Release Date: November 2, 2012
Director: Robert Zemeckis
Writer: John Gatins
Stars: Denzel Washington, John Goodman, Don Cheadle, Kelly Reilly
MPAA Rating: R
In the opening scene of Flight, pilot Whip Whitaker (Denzel Washington) wakes up in a hotel room next to his flight attendant Katerina Marquez (Nadine Velazquez). As she leisurely saunters around the room fully nude, Whitaker finishes the last sip of beer from the night before, then snorts a line of coke before suiting up and boarding an airplane, ready to fly 102 people to Atlanta.
It’s a jarring scene that you don’t expect from director Robert Zemeckis or star Denzel Washington. But then, that’s the point.
While Zemeckis has been content to direct a string of animated children’s movies and Washington has been busy starring in a slew of forgettable action movies that work best as fodder for Jay Pharoah on Saturday Night Live, it’s clear that the duo set out to make something different this time around. What they ended up with was a very edgy and intimate portrayal of one man’s struggle with his personal demons. They also ended up with what is perhaps the most harrowing and suspenseful plane crash in cinematic history.
As the still drunk and high Whitaker takes control of the commercial plane owned by the fictional Southjet Airlines, he first fights his way through some bad weather and turbulence thanks to some first class hotdogging. Then, toward the end of what had settled into a rather mundane flight, the plane begins to nosedive due to a mechanical failure.
Whitaker is able to level the plane out and buy some time by flying it upside-down. Ultimately though, after being forced to dump the fuel, he has to make an emergency crash landing in a field.
The entire plane sequence is a brutal, visceral experience. You really feel the tension as the plane plummets out of control and Whitaker springs into heroic action. Even though you know that the plane will somehow land safely (since it would be a rather brief movie if Denzel Washington’s character died in the beginning), it’s still an incredibly suspenseful sequence.
Of the 102 people on board, miraculously only six die. Whitaker is instantly branded a hero. But as he’s rushed to the hospital and a toxicology report is run, it’s uncovered by investigators that he had cocaine in his system and a blood-alcohol level of .24.
In the hospital, where he’s recovering from a concussion and damage to his knee and his right eye, Whitaker meets a heroin addict who just overdosed named Nicole (Kelly Reilly). The rest of the film centers around the bond the two of them form, Whitaker’s struggle with addiction and the investigation into the crash by the National Transportation Safety Board.
The reason the film works so well is because it avoids a lot of Hollywood pitfalls in telling Whitaker’s story. The screenplay was written by John Gatins, who based it on his own struggles with addiction. He’s able to get the little details right about Whitaker, which keeps the character from feeling unrealistic or clichéd.
Gatins and Zemeckis also never shy away from showing just how awful Whitaker’s addiction is. They love playing with the idea that, while this guy is a hero who made a landing that no other pilot could have made, that doesn’t excuse his addiction. If anything, it makes it more tragic because he’s such a talented guy who just can’t stay out of his own way. His alcoholism is awful and it hurts everyone around him and the film makes sure to show you every painful moment without excusing any of it.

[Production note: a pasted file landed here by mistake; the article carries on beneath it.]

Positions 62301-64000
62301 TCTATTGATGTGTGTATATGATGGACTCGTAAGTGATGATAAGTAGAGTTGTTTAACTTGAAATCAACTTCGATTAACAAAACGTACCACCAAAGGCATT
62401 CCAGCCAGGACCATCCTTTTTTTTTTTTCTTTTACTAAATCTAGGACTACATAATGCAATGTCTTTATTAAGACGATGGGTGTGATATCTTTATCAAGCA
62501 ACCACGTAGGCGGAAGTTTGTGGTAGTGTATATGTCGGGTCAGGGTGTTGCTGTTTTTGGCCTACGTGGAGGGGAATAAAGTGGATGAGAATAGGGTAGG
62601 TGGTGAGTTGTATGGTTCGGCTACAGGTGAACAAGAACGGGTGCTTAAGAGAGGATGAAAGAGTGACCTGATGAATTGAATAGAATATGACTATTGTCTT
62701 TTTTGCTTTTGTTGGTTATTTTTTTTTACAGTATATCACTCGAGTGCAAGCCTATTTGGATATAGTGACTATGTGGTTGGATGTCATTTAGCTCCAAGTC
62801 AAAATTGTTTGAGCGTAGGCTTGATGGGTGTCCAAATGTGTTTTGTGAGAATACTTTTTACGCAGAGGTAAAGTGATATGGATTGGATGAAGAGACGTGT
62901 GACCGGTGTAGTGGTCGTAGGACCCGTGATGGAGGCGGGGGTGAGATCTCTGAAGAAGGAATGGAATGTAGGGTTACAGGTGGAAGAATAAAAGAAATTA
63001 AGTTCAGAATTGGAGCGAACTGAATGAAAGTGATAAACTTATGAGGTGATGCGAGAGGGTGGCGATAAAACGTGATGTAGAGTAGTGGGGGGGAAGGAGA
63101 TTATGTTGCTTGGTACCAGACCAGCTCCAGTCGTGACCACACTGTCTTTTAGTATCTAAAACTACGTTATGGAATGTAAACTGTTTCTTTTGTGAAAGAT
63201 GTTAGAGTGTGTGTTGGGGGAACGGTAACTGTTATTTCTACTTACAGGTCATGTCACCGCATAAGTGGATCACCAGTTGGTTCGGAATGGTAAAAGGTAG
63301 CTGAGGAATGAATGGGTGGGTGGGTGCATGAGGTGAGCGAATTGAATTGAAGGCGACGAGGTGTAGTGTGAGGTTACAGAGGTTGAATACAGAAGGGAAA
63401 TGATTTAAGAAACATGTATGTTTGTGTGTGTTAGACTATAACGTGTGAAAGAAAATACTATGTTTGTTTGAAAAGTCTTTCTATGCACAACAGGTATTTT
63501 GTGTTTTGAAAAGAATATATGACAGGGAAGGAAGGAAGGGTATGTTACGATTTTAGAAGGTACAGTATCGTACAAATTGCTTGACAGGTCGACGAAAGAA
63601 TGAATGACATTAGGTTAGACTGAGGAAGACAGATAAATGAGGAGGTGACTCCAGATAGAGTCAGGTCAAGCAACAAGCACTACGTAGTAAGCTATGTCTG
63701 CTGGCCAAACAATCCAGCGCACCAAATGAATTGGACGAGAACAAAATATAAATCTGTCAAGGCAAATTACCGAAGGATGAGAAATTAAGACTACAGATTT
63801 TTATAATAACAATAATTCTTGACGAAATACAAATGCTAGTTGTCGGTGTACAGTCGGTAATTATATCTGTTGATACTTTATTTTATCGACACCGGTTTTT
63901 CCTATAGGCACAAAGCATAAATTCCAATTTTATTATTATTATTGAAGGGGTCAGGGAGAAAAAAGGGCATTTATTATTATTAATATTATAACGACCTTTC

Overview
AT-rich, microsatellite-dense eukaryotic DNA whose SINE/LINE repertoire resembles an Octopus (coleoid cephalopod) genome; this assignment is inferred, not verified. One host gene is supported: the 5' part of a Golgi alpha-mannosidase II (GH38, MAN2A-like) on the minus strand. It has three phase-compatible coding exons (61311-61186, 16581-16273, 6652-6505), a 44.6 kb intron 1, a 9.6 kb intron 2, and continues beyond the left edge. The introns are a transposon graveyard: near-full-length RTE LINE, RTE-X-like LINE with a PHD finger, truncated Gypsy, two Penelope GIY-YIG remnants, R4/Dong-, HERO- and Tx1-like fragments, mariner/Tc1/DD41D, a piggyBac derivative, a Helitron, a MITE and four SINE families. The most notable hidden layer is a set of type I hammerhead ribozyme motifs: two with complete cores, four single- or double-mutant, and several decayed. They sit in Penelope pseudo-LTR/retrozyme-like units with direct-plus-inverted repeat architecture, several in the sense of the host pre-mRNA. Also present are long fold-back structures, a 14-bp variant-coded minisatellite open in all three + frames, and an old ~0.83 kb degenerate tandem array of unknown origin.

Denzel Washington’s performance is fantastic. There is a complete lack of vanity and a really understated brilliance to his portrayal of Whitaker. He appears pudgy and looks haggard throughout the film. Washington is also able to capture the various levels of drunkenness Whitaker experiences throughout the film without making any of them seem over-the-top or hammy. And he captures the charm Whitaker is capable of, as well as his unrelenting arrogance, perfectly. Washington is able to get you to sympathize with his character without ever excusing his actions. Obviously, the whole movie hinges on his performance and he absolutely nails it.
John Goodman is also really great in a small supporting role as Whitaker’s dealer. Don Cheadle, who plays the lawyer representing Whitaker, gives a very solid performance as well. And British actress Kelly Reilly, who nails her Georgian accent in the film, is quite good as Nicole.
The film is very well-paced and beautifully shot. The plane sequence is phenomenal and the rest of the film, which settles down to a much quieter and more intimate affair, is very well done. Zemeckis offers up a solid soundtrack of familiar songs as well, particularly getting great mileage out of Joe Cocker’s “Feelin’ Alright.”
It’s a well-crafted film by an Academy Award winning director and an Academy Award winning actor both hungry to tackle something weightier than their recent on-screen offerings. It’s also a very gripping story about addiction pulled from the personal experiences of the writer, who manages to avoid the Hollywood storytelling pitfalls that crop up when tackling this type of subject matter. It’s a really refreshing and moving adult film that I highly recommend watching. Just don’t plan any air travel anytime soon after seeing it.
Written by Joel Murphy. If you enjoy his reviews, he also writes a weekly pop culture column called Murphy’s Law, which you can find here. You can contact Joel at firstname.lastname@example.org.